The binaries, if stored in Git, are bound to create a new version (i.e. to be taken into account at the next commit).
So: do you need those binaries, or can you rebuild them ?
As for the sources, in Git, SHA1 is king, and
since the date of the file (timestamps) is involved in its calculation, since the external set of files can be fairly different in its content (more files, temporary files, files that should be ignored, ...), it would be best to:
- unzip in a separate directory
- use a tool like WinMerge to detect changes based on the content, merge them, and then commit only the files that have actually evolved.
You just compare the two set of directories and files: the one where you have unzipped the development of your far-away colleague, and the one in which you are currently working.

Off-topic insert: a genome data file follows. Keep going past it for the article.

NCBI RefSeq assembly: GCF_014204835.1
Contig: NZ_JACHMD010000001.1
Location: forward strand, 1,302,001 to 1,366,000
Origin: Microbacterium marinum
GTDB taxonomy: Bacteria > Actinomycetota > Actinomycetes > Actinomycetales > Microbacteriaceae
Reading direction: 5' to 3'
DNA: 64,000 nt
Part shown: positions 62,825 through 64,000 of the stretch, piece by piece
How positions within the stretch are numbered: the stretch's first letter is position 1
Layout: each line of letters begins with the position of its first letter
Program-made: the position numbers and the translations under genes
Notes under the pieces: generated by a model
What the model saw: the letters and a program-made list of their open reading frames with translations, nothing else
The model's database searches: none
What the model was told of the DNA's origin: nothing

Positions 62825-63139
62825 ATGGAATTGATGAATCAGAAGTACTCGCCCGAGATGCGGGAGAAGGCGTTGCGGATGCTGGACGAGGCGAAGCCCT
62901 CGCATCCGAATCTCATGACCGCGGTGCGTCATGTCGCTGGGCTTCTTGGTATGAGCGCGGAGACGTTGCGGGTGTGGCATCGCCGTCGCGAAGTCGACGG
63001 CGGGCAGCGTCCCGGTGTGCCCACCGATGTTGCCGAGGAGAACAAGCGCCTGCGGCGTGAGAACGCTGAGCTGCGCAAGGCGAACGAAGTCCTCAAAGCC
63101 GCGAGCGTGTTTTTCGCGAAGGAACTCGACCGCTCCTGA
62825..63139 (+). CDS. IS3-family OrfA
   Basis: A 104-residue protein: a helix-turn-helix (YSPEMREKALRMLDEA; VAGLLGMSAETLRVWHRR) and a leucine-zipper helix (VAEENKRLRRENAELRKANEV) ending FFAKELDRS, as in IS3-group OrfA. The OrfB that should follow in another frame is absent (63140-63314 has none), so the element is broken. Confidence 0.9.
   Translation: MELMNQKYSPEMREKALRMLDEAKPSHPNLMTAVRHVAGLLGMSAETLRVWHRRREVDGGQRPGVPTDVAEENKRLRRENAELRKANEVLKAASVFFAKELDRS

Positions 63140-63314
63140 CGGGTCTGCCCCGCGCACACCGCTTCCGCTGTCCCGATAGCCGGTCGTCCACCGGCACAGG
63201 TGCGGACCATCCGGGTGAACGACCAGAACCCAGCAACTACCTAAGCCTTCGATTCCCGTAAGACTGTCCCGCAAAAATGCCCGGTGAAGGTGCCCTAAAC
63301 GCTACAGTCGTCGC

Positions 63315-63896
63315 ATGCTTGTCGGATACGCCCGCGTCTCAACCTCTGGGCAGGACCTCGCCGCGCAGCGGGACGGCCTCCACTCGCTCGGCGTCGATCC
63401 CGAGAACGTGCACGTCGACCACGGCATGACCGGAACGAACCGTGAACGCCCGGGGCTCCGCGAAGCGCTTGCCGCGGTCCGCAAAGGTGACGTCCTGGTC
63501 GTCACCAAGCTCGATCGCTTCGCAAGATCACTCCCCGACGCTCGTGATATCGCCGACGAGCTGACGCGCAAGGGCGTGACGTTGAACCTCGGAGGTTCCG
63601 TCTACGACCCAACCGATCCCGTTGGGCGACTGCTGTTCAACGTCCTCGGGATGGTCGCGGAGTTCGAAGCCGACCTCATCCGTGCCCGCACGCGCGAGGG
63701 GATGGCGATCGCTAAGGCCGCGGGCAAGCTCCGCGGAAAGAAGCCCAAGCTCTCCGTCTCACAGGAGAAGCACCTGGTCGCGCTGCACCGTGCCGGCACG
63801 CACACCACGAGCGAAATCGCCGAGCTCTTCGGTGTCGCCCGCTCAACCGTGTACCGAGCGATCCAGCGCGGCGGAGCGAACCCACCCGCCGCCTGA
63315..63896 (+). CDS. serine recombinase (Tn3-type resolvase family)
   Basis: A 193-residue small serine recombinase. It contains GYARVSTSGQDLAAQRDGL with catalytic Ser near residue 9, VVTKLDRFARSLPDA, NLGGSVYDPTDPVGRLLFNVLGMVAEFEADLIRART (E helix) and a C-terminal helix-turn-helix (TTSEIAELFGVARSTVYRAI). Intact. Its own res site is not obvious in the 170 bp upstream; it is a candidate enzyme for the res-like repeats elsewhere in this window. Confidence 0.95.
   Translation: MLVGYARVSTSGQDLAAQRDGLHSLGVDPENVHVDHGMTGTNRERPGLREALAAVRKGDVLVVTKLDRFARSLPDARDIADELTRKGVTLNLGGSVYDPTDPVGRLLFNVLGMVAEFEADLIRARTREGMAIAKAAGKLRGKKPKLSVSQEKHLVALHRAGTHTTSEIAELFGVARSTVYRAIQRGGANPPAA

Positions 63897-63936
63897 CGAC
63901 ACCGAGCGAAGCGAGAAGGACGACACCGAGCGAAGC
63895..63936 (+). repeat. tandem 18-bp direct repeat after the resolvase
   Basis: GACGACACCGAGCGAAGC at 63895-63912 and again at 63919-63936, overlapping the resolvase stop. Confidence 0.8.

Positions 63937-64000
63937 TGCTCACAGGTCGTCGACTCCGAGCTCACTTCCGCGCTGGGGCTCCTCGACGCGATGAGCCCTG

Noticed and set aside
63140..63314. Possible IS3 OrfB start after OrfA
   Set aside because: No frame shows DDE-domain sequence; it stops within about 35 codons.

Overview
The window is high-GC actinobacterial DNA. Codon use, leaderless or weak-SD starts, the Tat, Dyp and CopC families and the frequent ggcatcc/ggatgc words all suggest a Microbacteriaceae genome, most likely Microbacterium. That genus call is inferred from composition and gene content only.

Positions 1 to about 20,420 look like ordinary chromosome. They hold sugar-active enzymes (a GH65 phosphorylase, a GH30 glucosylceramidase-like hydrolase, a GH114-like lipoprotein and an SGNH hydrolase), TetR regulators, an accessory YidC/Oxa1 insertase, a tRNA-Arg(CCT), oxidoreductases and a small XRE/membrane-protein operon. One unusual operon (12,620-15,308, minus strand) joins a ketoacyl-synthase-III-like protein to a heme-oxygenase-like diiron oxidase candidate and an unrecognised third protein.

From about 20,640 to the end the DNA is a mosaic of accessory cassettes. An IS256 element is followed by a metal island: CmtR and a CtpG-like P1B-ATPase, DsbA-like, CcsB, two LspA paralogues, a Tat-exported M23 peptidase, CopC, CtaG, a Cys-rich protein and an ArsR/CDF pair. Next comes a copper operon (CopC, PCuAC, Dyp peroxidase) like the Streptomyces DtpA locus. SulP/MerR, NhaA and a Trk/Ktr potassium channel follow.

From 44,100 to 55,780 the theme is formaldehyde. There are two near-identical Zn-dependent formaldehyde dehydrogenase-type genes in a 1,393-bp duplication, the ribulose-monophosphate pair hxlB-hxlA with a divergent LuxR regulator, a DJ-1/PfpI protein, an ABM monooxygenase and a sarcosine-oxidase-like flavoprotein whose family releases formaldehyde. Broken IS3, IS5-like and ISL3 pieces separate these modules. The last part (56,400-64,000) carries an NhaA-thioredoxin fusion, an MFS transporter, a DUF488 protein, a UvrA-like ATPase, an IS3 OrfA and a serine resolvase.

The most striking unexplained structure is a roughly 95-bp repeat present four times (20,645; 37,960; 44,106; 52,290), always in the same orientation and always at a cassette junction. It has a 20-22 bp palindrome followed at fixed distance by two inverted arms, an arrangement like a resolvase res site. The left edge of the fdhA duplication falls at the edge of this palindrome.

Thanks to rq for pointing out that timestamps are not part of SHA1 computation.
- content of a blob
are part of SHA1 computation:
However, when importing large set of files externally managed into a git repository, you risk adding new files into git-managed directories, changing their content, hence their SHA1 key, even though old git-managed files have not changed.
That means a lot of changes in tree are artificial if those new files are just temporary files or files that should be ignored/recreated/regenerated anyway.
The above process just ensure an external way to detect what has changed between an external set of files and a git-managed set of file and judge if it has to be part of the git working directory or not.